She was wearing a button that said "Lick It!" So I licked her button. She stared at me in shock for a moment and then giggled.
She said her name was Gail. I thought that she was the perfect Trixie.
I got to co-host the convention, and in the middle of one of my bits of banter, Richard pantsed me.
It got quite a reaction from the crowd, and it re-affirmed our reputation fun-loving ROCKY HORROR fans.
We enjoyed Sal's lecture and hung out with THE DENTON AFFAIR.

Los Angeles CA
February 21, 1981
From the collection of Rick Sloane

But it was also the last time we appeared performing together in public as EROTIC NIGHTMARES.
Soon after the Con, EROTIC NIGHTMARES was over for good. We had all had enough of each other.
I cannot understate the effect and impact that EROTIC NIGHTMARES had on people.
EROTIC NIGHTMARES was, at that time, one of the pioneering and most visible of all the early ROCKY HORROR groups.
We did not start ROCKY HORROR, nor were we the only ones doing ROCKY HORROR at that time.
But during our 18 months together, we certainly entertained, inspired, and motivated people that love ROCKY HORROR.
I will always be proud to have been a member of EROTIC NIGHTMARES.

On February 24, 1981, the 1980-81 North American Tour of "THE ROCKY HORROR SHOW" started a 4-week run at the Aquarius Theatre.
It was an "Original Production" which meant that it used Jim Sharman's directions, Sue Blane's costumes, Brian Thomson's set design, etc.
We were so excited...we had never seen the play before!
We all went on opening night. There was a lot of press! I met Lou Adler! We wound up on TV!

Frank Gregory played Frank, and he electrified the audience. The rest of the cast was Steve Lincoln (Narrator), Frank Piergo (Brad),
Marcia Mitzman (Janet), C. J. Critt (Columbia), Pendelton Brown (Riff Raff), Lorelle Brina (Magenta/Trixie), Tom McLeister (Eddie/Dr. Scott),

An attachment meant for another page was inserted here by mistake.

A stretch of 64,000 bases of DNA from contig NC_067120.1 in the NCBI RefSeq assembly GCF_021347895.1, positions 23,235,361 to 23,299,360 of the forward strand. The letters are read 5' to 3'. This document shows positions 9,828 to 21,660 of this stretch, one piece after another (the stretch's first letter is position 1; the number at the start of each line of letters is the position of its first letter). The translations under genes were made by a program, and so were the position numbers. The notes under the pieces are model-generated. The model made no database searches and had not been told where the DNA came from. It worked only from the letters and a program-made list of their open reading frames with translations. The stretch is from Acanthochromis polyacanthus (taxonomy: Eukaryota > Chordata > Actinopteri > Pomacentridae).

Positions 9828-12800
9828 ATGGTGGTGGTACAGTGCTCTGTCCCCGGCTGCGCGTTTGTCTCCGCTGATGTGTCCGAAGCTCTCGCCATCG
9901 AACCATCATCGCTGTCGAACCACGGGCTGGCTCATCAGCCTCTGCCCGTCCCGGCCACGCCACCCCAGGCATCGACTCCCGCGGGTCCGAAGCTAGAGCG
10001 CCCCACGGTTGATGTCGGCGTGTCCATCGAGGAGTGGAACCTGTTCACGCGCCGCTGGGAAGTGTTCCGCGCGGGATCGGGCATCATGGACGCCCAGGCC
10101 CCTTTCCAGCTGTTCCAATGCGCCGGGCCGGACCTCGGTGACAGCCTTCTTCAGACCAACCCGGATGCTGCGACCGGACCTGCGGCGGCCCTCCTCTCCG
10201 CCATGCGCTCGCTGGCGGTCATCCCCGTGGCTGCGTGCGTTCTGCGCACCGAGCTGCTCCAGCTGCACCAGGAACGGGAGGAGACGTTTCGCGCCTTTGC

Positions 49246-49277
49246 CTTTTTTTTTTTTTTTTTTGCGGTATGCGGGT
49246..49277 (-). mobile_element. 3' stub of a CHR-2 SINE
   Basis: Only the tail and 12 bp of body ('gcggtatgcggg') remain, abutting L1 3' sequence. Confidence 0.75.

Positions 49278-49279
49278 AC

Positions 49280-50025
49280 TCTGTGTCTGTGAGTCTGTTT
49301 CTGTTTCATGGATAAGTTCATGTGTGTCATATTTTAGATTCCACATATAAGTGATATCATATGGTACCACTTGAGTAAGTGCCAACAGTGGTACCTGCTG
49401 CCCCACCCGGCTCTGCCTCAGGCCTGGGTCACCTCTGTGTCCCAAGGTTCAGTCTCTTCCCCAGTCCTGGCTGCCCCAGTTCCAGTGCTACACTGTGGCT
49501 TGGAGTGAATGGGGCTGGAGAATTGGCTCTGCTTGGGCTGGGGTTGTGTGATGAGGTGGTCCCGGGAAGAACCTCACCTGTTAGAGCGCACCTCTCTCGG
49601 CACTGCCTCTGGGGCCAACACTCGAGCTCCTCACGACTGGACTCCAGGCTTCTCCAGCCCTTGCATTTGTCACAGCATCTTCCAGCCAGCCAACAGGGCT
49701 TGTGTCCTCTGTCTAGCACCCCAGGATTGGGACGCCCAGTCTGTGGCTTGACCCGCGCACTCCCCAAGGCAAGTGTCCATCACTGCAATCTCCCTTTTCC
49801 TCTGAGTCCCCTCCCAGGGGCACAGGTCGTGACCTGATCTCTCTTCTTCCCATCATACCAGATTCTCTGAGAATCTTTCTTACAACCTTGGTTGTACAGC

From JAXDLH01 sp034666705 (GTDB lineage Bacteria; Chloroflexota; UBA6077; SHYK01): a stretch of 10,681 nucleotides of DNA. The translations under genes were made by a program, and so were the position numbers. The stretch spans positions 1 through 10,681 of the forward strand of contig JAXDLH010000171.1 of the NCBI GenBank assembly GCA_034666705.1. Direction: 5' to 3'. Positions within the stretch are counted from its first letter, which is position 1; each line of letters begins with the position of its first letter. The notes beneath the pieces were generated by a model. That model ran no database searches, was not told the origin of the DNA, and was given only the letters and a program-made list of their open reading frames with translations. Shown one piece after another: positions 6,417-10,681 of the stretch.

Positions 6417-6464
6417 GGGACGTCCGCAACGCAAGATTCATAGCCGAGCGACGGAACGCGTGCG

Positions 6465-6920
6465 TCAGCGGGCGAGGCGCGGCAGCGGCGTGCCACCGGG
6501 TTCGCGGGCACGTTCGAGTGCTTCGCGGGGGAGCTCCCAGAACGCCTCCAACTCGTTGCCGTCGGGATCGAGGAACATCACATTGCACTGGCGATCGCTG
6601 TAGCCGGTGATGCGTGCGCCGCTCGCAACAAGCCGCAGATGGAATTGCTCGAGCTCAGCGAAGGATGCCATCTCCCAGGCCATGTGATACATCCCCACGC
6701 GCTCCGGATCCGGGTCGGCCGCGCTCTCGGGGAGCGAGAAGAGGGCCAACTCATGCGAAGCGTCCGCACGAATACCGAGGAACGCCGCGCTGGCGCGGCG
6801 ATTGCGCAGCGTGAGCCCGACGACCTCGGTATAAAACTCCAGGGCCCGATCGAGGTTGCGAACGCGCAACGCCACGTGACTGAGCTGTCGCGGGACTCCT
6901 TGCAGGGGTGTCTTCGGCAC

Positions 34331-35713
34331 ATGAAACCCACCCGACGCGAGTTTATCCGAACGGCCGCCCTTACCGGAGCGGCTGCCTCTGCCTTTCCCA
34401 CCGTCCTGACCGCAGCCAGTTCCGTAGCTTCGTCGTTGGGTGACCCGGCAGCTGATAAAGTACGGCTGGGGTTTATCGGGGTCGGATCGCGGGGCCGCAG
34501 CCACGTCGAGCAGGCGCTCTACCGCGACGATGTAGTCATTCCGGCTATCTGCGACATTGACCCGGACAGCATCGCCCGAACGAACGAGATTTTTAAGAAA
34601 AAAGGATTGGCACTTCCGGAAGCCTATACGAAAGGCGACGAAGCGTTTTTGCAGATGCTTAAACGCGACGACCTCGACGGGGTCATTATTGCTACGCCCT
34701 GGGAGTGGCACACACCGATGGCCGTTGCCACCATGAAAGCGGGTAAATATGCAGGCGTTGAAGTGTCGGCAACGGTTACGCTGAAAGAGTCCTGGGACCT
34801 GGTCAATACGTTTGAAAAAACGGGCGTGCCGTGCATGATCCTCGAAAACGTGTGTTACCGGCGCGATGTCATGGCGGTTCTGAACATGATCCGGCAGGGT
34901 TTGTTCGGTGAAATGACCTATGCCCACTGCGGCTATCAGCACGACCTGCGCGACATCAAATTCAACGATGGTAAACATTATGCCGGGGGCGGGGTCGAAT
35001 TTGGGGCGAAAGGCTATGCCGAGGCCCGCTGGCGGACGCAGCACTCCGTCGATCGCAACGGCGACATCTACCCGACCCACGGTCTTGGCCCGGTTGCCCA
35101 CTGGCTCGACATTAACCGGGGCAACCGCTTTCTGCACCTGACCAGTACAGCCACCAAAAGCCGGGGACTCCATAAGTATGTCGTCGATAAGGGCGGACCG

and reprising his role from the Original Roxy Cast, Kim Milford as Rocky. The band was great!
The cast came out to greet us afterward. We hung out with Steve Lincoln and drove him back to his room at the Hollywood Roosevelt Hotel.
It was great to finally see the play! We went back several times, and managed to get front-row seats.
It was a wonderful, energetic time. I still believed in ROCKY HORROR.

One night, Kurt and I were stuck with nowhere to go. We were both exhausted and looking for any kind of shelter.
Out of desperation, we spent the night in a Goodwill box at the corner of Vine Street and DeLongpre Avenue.
The next morning, we were awakened when a male prostitute stuck his head in the opening slot of the box
He said, "Hey! You're not supposed to be in there! But I won't tell on you if you do me a favor."
Kurt & I kind of stared at each other and fearing the worst, I asked him, "What?"
He replied, "I want a bra and a pair of panties. Dig around and find them for me."

It took us about two minutes of digging, and we found a bra and an old pair of red panties.
We handed them to the guy, and he seemed quite pleased with our find.